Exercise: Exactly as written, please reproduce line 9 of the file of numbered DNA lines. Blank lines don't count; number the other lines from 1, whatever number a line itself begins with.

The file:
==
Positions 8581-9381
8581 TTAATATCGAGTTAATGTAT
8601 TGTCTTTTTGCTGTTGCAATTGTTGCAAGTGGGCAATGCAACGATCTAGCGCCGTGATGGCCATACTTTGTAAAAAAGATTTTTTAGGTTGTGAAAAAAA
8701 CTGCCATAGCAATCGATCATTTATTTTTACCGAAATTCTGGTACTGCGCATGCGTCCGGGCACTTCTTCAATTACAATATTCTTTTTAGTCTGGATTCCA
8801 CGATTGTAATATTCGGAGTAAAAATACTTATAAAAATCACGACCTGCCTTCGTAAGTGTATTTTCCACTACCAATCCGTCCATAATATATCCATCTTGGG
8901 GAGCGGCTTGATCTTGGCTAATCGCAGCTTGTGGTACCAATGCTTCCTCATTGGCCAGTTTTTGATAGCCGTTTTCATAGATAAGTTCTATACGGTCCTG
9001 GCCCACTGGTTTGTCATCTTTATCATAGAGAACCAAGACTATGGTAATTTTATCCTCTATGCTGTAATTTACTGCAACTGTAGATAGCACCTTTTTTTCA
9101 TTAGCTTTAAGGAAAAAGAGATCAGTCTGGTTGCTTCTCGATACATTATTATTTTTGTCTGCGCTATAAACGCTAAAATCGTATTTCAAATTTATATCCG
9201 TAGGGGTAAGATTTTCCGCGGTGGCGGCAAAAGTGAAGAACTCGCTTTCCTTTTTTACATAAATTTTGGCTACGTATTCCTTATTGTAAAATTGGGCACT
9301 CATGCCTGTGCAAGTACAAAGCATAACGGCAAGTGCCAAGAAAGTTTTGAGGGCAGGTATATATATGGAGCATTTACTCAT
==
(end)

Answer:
9201 TAGGGGTAAGATTTTCCGCGGTGGCGGCAAAAGTGAAGAACTCGCTTTCCTTTTTTACATAAATTTTGGCTACGTATTCCTTATTGTAAAATTGGGCACT